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Red Sox manager Alex Cora fired in sign-stealing scandal

Red Sox manager Alex Cora fired in sign-stealing scandal
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Red Sox manager Alex Cora fired in sign-stealing scandal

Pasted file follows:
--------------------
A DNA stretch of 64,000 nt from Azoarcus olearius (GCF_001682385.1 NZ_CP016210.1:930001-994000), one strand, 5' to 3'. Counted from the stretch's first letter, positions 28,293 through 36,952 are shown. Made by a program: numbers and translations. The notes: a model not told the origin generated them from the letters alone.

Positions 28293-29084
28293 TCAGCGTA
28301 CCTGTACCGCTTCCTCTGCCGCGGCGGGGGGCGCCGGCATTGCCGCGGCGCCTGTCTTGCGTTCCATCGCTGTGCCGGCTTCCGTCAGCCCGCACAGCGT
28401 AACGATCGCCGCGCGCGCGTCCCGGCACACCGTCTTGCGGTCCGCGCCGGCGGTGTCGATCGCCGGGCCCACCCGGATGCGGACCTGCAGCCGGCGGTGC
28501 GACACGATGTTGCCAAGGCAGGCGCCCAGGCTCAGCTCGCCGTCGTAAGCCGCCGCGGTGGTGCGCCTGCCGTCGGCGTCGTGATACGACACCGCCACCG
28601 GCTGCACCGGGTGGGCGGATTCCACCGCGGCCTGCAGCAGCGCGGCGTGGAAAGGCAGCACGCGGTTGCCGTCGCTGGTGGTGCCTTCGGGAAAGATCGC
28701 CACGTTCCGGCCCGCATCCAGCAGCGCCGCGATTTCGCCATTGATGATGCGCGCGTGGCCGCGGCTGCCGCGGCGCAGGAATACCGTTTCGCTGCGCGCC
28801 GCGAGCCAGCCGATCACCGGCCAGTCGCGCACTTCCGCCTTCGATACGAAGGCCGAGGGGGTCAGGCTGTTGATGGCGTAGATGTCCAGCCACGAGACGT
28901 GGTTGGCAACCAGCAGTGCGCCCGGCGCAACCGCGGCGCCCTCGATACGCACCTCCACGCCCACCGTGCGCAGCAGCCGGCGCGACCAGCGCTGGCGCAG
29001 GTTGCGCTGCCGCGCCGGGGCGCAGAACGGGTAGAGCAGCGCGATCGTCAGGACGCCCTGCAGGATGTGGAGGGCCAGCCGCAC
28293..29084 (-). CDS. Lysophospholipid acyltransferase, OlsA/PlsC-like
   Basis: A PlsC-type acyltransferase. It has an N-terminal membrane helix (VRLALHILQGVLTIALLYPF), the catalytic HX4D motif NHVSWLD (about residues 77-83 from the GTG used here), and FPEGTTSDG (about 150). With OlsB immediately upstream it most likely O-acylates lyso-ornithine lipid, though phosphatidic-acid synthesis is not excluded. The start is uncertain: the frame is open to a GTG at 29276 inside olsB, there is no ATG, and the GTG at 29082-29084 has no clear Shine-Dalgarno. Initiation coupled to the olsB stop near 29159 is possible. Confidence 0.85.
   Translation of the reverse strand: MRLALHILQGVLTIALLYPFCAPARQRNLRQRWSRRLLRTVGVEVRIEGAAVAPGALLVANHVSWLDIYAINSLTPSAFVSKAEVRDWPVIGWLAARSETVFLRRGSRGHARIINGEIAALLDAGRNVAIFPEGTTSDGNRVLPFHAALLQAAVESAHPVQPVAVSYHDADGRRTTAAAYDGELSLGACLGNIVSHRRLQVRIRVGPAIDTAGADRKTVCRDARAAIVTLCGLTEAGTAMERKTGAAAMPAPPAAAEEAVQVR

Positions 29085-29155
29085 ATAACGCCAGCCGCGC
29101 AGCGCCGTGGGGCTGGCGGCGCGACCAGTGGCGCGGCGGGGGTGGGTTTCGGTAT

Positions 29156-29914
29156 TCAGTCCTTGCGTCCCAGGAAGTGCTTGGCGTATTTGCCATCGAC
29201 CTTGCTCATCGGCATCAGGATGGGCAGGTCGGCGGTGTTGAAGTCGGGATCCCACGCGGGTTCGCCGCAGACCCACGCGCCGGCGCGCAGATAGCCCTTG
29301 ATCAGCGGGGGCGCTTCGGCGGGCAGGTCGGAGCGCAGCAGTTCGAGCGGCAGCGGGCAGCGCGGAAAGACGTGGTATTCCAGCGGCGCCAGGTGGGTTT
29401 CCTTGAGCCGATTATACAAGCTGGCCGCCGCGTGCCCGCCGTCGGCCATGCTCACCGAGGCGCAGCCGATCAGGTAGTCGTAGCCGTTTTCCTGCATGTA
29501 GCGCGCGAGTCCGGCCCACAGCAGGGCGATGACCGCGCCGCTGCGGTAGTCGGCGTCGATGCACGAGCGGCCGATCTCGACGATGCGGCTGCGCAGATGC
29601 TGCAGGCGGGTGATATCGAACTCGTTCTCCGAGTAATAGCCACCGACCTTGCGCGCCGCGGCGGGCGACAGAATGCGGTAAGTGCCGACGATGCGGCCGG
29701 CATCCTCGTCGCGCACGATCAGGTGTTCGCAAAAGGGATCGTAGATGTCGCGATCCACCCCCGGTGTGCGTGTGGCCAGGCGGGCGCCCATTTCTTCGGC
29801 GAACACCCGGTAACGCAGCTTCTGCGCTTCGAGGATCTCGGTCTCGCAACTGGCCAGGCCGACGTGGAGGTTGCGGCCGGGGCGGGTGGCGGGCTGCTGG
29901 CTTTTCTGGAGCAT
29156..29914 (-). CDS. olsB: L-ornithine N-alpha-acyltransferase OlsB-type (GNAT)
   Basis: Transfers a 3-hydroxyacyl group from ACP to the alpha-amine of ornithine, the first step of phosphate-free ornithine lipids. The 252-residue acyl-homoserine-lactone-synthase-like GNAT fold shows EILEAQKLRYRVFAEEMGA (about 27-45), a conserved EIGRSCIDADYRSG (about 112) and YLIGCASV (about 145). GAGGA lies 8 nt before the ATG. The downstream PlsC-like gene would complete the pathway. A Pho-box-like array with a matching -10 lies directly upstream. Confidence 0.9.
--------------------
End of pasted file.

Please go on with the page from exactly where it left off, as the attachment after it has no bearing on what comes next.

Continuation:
The Boston Red Sox and manager Alex Cora have mutually agreed to part ways given the findings of Major League Baseball's sign-stealing investigation into the Houston Astros.Cora, 44, led the Red Sox to a World Series championship in his first season with the team in 2018. He became just the fifth MLB manager to win a title in his first season and the first one from Puerto Rico to win the World Series."Given the findings and the commissioner's ruling, we collectively decided that it would not be possible for Alex to effectively lead the club going forward and we mutually agreed to part ways," reads a statement from the Red Sox.MLB commissioner Rob Manfred said Cora was "an active participant" in the Astros' sign-stealing scheme during their run to the 2017 World Series title.The commissioner said Cora, who was Houston's bench coach at the time, was among those who “originated and executed” aspects of the cheating scheme, in which the team used a center field camera to decode catchers' signals to pitchers and banged on a trash can with a bat or massage gun near the dugout to let hitters know which pitch was coming.Astros manager AJ Hinch and team general manager Jeff Luhnow were fired Monday after being suspended by MLB for the team's illicit use of electronics to steal signs during the 2017 and 2018 seasons.Major League Baseball also took away the team's first and second-round draft picks in both 2020 and 2021. The team must also pay a fine of $5 million, the report said.Manfred has withheld discipline for Cora until concluding a separate investigation into allegations that the Red Sox used electronics to steal signs in 2018 when they won a franchise-record 108 regular season games and a World Series title.Not long after winning the championship, the Red Sox renegotiated Cora's contract, which included an extension through the 2021 season, with a club option for 2022.The commissioner strongly hinted that Cora will face equal or more severe punishment.ESPN's Jeff Passan said the discipline for Alex Cora is going to be "harsh," citing MLB sources.In his second season as Red Sox manager, the team posted an 84-78 record and finished third in the American League East. Principal Owner John Henry, Chairman Tom Werner and CEO Sam Kennedy released the following joint statement:“This is a sad day for us. Alex is a special person and a beloved member of the Red Sox. We are grateful for his impact on our franchise. We will miss his passion, his energy and his significant contributions to the communities of New England and Puerto Rico.”Cora released the following statement:“I want to thank John, Tom, Sam, the players, our coaching staff and the entire Red Sox organization. I especially want to thank my family for their love and support. “We agreed today that parting ways was the best thing for the organization. I do not want to be a distraction to the Red Sox as they move forward. My two years as manager were the best years of my life. It was an honor to manage these teams and help bring a World Series Championship back to Boston. I will forever be indebted to the organization and the fans who supported me as a player, a manager and in my efforts to help Puerto Rico. This is a special place. There is nothing like it in all of baseball, and I will miss it dearly.”The Athletic reported Red Sox players illegally used their video replay room in 2018 to try to steal opposing teams' sign sequences. According to the article, three sources saw players visiting the video room for that purpose during the regular season."We were recently made aware of allegations suggesting the inappropriate use of our video replay room," the Red Sox said in a statement last week. "We take these allegations seriously and will fully cooperate with MLB as they investigate the matter."Manfred's nine-page report on the Houston investigation mentioned Cora by name 11 times -- more than any individual except Hinch or Luhnow, who were fired by owner Jim Crane one hour after Manfred suspended them for the 2020 season.Cora was also implicated in the sign-stealing investigation while he was with the Astros.“Cora was involved in developing both the banging scheme and utilizing the replay review room to decode and transmit signs,” Manfred wrote. “Cora participated in both schemes, and through his active participation, implicitly condoned the players's conduct.”It's uncertain when MLB will conclude its investigation into the Red Sox. Sign stealing is a legal and time-honored part of baseball as long as it is done with the naked eye -- say, by a baserunner standing on second. Using technology is prohibited."While it is impossible to determine whether the conduct actually impacted the results on the field, the perception of some that it did cause significant harm to the game," Manfred said.Hinch's penalty was among the longest for an MLB manager. Brooklyn's Leo Durocher was suspended for one year by Commissioner Happy Chandler in April 1947 for the "accumulation of unpleasant incidents" detrimental to baseball, and Cincinnati's Pete Rose was banned for life by Commissioner A. Bartlett Giamatti in August 1989 for betting on Reds' games while managing the team.